9. Bowman DMJS, Franklin DC, Price OF, Brook BW (2007b) Land management affects grass biomass in the Eucalyptus tetrodonta savannas of monsoonal Australia. Austral Ecology 32:446–452.CrossRefGoogle Scholar
  10. Cakmak S, Dales RE, Burnett RT, Judek S, Coates F, Brook JR (2002) Effect of airborne allergens on emergency visits by children for conjunctivitis and rhinitis. The Lancet 359:947–948.CrossRefGoogle Scholar
  11. Cashel P, Newhouse BS, Estelle L (2004) Correlation of environmental factors with asthma and rhinitis symptoms in Tulsa, OK. Annals of Allergy, Asthma and Immunology 92:356–366.Google Scholar
  12. Chew FT, Lim SH, Shang HS, Siti Dahlia MD, Goh DYT, Lee BW, et al. (2000) Evaluation of the allergenicity of tropical pollen and airborne spores in Singapore. Allergy 55:340–347.CrossRefGoogle Scholar
  13. D’Antonio C, Vitousek P (1992) Biological invasions by exotic grasses, the grass/fire cycle, and global change. Annual Review of Ecology and Systematics 23:63–87.Google Scholar
  14. Dales RE, Cakmak S, Judek S, Dann T, Coates F, Brook JR, et al. (2004) Influence of outdoor aeroallergens on hospitalization for asthma in Canada. The Journal of Allergy and Clinical Immunology 113:303–306.CrossRefGoogle Scholar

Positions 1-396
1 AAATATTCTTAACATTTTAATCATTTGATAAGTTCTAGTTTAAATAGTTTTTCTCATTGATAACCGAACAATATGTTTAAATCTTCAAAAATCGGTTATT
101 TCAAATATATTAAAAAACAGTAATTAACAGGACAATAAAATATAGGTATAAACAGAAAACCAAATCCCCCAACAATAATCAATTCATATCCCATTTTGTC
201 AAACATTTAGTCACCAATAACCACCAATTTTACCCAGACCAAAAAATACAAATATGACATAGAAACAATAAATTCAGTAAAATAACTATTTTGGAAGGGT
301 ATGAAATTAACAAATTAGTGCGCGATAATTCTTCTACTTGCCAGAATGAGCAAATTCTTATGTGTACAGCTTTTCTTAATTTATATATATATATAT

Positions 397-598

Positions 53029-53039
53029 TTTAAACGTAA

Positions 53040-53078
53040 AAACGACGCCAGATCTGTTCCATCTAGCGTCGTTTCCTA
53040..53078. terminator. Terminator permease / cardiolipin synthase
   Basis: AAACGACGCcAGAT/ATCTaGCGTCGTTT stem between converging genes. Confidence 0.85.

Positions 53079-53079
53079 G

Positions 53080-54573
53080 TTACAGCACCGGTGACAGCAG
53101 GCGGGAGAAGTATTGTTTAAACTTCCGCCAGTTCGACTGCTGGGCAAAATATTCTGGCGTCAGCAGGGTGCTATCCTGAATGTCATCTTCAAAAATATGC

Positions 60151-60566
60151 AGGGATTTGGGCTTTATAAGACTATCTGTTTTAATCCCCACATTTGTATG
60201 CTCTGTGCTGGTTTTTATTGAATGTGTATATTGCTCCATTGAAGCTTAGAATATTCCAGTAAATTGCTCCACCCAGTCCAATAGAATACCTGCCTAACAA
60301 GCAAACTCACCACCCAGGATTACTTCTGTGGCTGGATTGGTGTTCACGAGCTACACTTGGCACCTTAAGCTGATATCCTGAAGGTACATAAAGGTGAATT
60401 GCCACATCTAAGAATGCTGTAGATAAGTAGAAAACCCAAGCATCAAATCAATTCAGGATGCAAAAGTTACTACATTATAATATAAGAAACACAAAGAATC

15. Dominici F, McDermott A, Hastie TJ (2004) Improved semiparametric time series models of air pollution and mortality. Journal of the American Statistical Association 99:938–948.CrossRefGoogle Scholar
  16. Elliott LP, Franklin DC, Bowman DMJS (2009) Frequency and season of fires varies with distance from settlement and grass composition in Eucalyptus miniata savannas of the Darwin region of northern Australia. International Journal of Wildland Fire 18:61–70CrossRefGoogle Scholar
  17. Frenz DA (2001) Interpreting atmospheric pollen counts for use in clinical allergy: allergic symptomology. Annals of Allergy, Asthma and Immunology 86:150–157.Google Scholar
  18. Fuhrman C, Sarter H, Thibaudon M, Delmas MC, Zeghnoun A, Lecadet J, et al. (2007) Short-term effect of pollen exposure on antiallergic drug consumption. Annals of Allergy, Asthma and Immunology 99:225–231.Google Scholar